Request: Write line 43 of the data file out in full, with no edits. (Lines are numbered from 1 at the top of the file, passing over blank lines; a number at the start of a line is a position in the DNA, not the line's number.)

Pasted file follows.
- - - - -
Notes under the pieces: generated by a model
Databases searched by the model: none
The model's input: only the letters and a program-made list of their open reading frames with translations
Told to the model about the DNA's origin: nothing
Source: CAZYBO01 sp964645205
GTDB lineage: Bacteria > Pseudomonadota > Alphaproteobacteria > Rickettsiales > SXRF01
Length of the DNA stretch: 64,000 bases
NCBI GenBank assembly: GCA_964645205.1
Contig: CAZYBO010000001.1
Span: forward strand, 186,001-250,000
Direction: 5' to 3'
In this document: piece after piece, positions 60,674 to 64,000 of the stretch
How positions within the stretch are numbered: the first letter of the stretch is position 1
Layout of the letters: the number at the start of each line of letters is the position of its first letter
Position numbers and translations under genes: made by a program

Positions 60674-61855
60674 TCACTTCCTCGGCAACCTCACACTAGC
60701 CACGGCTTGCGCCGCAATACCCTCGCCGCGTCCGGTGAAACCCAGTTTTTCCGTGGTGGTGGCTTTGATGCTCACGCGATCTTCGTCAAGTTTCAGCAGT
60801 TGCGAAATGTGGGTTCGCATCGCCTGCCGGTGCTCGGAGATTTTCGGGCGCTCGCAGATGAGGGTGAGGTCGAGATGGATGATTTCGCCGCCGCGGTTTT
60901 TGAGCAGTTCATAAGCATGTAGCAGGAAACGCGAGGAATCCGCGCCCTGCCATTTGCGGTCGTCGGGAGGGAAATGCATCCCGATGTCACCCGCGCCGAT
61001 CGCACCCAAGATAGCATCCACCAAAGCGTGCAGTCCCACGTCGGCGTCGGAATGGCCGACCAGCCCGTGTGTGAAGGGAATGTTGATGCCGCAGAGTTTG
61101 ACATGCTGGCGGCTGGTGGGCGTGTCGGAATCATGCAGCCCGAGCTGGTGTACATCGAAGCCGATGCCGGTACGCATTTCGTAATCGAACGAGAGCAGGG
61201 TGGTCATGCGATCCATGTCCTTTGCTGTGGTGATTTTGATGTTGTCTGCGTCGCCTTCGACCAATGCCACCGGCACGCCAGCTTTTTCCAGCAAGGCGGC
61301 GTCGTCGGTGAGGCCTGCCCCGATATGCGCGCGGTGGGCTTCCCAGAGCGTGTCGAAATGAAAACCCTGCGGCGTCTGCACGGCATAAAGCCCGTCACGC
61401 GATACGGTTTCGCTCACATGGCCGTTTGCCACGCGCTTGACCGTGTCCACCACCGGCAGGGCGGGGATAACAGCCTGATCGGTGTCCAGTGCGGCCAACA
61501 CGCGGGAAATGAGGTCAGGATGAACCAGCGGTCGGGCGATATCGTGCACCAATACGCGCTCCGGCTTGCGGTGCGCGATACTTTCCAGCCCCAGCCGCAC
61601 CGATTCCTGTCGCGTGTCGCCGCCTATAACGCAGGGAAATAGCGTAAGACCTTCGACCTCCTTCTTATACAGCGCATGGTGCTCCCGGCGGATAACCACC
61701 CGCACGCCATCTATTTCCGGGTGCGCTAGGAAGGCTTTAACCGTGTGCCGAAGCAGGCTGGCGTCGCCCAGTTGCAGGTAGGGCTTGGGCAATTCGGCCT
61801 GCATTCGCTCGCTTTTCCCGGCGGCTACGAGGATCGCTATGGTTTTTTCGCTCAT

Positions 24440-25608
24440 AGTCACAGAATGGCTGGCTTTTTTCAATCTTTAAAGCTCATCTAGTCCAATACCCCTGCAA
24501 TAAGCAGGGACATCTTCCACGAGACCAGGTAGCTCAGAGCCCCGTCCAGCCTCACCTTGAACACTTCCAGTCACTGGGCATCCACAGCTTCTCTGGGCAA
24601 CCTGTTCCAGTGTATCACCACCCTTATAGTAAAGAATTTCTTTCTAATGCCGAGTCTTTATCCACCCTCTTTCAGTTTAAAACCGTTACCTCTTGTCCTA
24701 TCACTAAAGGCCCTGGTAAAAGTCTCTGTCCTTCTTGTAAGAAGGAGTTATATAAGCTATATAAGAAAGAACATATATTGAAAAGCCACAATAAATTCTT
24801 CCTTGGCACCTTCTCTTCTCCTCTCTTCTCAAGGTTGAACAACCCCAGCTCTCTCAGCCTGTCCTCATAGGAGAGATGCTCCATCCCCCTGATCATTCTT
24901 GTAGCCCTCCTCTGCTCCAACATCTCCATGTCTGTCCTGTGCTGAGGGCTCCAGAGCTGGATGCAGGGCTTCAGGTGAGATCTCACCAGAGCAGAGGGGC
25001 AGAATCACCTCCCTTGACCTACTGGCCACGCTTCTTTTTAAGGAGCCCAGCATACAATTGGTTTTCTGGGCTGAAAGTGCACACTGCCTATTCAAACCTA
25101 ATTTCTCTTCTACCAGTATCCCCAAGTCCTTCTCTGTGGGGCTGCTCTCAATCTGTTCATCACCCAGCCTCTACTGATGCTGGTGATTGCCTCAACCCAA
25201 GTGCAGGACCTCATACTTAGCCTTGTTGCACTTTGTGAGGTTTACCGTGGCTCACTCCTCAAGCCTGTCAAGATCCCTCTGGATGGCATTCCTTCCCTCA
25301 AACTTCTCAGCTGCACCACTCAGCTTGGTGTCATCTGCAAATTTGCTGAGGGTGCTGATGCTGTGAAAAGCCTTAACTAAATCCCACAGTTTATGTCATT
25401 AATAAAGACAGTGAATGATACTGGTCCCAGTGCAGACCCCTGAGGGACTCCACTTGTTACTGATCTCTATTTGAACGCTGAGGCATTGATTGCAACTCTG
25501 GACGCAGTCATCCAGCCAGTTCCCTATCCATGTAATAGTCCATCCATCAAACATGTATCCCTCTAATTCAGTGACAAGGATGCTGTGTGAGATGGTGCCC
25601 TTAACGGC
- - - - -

25601 TTAACGGC